I think the re-use of energy that you are referring to is where energy star certified refineries tried to claim that they were using less energy than they really were, because they were recovering waste heat to heat the interior rooms in their refineries. The electricity still gets consumed. That electricity still shows up in the balance. But they are trying to pretend that it should all be deducted for the purposes of getting energy star rated. Which is a complete fallacy, because if the refinery didn’t exist they wouldn’t need to heat those rooms. 100% of that electricity is still a net input into the production of gasoline.

    3. eddie says:

      People also seem to not understand that most coal plants are base load, so they generate electricity whether it is needed or not. So an EV soaking up that off-peak electricity is better than the coal plant just spewing bad things to create electricity that is not used…

  3. Rick Danger says:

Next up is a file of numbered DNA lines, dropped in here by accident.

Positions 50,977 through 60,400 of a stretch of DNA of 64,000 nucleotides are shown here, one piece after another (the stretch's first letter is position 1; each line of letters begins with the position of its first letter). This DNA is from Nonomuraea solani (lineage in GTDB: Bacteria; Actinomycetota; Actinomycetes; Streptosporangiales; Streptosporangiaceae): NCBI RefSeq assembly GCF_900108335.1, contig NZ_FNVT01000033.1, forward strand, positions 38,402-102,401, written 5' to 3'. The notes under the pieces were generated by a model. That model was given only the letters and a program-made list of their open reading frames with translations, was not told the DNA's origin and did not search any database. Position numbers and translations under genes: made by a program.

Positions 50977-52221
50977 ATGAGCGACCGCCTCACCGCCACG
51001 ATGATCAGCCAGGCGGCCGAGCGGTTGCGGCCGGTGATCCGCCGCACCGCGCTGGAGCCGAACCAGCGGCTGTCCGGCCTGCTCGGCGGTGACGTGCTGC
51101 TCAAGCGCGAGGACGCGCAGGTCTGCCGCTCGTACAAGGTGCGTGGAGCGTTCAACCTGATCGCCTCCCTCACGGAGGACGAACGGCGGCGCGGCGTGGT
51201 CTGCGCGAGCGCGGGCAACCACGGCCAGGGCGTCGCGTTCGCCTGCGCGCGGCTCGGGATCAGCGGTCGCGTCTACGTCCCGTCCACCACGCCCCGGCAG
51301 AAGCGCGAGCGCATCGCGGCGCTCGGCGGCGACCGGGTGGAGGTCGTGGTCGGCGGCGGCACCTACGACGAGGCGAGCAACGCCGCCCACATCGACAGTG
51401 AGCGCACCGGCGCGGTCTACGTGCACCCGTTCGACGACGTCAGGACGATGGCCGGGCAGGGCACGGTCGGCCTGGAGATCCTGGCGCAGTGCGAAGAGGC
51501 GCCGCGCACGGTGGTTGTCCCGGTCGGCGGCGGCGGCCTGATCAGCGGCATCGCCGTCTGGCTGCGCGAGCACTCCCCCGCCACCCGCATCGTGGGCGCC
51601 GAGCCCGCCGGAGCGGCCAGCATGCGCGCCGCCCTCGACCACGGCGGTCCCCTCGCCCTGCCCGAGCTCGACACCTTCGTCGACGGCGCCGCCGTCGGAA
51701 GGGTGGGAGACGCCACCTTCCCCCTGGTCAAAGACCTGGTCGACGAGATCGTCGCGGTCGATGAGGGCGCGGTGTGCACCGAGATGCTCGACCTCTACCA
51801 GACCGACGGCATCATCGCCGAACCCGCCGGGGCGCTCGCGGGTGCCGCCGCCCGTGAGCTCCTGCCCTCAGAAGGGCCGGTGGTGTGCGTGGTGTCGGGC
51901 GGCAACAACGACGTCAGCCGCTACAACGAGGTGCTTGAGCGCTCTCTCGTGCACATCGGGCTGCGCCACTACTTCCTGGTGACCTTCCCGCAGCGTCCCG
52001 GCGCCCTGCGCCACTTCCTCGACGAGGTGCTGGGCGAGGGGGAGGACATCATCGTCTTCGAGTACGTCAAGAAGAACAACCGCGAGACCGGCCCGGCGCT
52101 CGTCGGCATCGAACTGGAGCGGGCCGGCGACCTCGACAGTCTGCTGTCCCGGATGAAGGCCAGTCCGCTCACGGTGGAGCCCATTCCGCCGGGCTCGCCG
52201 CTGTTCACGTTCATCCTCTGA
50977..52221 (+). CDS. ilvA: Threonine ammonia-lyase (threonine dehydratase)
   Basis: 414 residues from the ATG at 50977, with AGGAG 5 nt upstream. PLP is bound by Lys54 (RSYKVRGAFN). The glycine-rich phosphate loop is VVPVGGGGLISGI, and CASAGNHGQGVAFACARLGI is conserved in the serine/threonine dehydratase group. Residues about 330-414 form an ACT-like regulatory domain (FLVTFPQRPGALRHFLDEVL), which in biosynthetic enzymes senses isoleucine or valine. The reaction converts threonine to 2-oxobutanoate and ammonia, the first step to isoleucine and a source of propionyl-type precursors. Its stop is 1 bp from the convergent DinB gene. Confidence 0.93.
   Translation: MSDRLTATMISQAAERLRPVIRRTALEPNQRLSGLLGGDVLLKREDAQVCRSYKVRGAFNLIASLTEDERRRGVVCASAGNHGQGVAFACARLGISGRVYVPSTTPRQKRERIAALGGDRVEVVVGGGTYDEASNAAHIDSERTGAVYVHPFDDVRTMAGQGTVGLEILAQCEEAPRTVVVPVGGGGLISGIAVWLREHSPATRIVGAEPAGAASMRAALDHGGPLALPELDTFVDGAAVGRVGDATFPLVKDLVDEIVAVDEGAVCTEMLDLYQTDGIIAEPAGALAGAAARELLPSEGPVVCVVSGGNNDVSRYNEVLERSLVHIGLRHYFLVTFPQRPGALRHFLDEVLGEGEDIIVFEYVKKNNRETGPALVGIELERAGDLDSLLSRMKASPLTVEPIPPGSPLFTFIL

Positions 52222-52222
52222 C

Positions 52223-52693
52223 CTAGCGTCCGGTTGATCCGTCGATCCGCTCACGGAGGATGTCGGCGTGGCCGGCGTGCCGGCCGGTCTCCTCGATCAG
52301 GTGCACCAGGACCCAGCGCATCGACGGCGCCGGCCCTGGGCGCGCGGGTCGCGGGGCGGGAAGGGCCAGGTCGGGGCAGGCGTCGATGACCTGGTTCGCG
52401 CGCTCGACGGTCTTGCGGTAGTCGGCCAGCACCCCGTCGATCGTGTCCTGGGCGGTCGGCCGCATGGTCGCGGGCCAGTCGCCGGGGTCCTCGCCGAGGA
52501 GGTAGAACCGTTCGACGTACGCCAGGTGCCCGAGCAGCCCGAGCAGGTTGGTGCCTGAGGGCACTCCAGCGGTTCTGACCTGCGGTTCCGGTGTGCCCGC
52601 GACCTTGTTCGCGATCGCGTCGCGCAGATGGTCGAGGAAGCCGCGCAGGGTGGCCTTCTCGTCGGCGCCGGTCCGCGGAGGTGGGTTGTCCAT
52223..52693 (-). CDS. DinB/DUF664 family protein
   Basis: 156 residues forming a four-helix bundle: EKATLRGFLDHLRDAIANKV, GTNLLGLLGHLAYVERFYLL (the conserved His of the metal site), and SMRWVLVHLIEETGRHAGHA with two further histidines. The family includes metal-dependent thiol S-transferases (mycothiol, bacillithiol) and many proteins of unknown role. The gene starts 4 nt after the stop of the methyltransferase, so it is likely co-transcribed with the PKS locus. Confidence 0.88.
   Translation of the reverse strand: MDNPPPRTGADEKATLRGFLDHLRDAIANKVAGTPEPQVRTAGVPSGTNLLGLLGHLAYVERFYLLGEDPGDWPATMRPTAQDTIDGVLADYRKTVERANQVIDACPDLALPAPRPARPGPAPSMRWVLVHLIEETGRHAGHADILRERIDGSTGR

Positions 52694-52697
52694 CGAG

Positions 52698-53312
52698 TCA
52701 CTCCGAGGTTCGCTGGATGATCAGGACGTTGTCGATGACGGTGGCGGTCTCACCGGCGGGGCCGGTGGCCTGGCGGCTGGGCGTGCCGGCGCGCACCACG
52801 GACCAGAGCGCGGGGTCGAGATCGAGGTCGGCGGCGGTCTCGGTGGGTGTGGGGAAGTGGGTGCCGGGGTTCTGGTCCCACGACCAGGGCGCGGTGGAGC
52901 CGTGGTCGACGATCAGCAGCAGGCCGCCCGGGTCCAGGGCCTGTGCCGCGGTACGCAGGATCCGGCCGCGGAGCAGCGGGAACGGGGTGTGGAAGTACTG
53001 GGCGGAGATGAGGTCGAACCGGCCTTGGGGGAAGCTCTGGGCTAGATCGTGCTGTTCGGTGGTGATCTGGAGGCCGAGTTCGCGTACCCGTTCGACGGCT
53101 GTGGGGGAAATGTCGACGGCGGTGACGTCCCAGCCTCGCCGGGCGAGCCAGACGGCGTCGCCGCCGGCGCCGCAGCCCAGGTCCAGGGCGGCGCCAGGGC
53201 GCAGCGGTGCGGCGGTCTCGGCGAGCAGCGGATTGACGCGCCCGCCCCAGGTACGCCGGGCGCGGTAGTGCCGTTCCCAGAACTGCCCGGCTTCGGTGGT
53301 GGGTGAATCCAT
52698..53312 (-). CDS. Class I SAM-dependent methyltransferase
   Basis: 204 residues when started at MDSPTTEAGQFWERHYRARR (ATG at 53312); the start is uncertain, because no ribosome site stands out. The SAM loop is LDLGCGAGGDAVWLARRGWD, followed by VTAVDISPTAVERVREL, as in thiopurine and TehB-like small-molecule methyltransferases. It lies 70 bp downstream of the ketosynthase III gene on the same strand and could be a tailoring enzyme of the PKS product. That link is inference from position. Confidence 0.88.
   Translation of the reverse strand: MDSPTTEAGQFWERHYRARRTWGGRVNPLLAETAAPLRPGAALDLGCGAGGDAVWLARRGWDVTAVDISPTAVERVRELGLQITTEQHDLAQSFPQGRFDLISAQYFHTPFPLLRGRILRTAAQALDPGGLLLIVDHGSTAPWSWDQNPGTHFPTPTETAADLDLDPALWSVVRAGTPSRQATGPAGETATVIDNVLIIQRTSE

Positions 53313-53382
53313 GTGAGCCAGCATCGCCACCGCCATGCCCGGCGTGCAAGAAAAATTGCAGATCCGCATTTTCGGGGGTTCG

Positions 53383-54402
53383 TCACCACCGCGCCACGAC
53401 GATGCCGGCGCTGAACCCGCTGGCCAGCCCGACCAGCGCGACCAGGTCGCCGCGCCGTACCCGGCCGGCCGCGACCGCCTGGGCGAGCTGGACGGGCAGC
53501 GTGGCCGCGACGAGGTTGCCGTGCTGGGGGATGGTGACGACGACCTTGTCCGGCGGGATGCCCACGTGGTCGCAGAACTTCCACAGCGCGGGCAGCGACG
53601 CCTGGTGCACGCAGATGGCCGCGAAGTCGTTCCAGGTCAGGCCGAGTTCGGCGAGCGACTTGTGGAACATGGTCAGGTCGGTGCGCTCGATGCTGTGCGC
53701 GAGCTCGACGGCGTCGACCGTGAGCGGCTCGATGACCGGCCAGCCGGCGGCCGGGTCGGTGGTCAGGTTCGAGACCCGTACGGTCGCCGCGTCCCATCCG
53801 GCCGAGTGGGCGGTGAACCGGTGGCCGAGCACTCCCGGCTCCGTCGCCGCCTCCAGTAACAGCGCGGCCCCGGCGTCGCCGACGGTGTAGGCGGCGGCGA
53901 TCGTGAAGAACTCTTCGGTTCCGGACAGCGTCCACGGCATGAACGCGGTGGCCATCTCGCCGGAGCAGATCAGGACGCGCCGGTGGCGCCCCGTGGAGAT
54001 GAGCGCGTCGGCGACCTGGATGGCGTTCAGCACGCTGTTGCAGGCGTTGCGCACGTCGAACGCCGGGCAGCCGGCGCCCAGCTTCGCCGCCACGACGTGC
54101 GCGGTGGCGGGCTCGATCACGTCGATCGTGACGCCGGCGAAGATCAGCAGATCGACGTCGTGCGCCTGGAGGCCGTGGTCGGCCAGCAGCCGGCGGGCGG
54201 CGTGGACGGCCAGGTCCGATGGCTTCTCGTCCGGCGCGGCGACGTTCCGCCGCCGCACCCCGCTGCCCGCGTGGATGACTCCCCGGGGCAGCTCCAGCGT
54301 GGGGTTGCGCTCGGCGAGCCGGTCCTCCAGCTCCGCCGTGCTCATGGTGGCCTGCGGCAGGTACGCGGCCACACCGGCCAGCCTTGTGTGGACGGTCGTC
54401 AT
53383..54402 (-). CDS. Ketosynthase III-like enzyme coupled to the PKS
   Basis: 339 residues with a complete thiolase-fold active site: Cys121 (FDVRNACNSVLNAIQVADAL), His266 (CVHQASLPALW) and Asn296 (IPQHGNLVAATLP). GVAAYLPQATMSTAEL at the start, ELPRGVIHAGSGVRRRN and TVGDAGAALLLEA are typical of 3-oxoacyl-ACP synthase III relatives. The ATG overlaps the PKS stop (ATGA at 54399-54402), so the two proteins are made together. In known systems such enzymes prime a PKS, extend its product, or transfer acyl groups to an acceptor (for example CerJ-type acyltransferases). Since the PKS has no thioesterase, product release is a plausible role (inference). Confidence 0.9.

I’m sorry, but the whole coal argument inre: EVs is completely specious. How many coal plants were built to power EVs? How many coal plants are being kept online just to power EVs? NONE.
    The bottom line is, coal plants are dirty and hazardous and need to be dismantled, but *they pollute the exact same amount whether EVs charge at night from them or not*.
    Without EVs, the coal plants would still pollute the air, and so would all the gas burning cars on the road. With EVs, the coal plants still pollute the air, but the EVs do not.

    1. M Hovis says:

      Right on Rick. Not only is the report out there, and being reported on by several sights like the two I listed, I have also seen it used as a reference report in several blogs. So you guys keep doing what you do by responding with the facts.

      1. Thomas J. Thias says:

        Mark, great report.


        Yes the Cyber Echo Chamber has been babbling this flawed study from University of Minnesota since its release.

        The reason for the flawed study reference is that there is no inclusion of static off peak waste electricity, Over Generation, nightly that as Senator Lamar Alaxander (R-Tenn) is on record, stating on the US Senate floor, equals the output of 65-70 Nuclear Power Plants.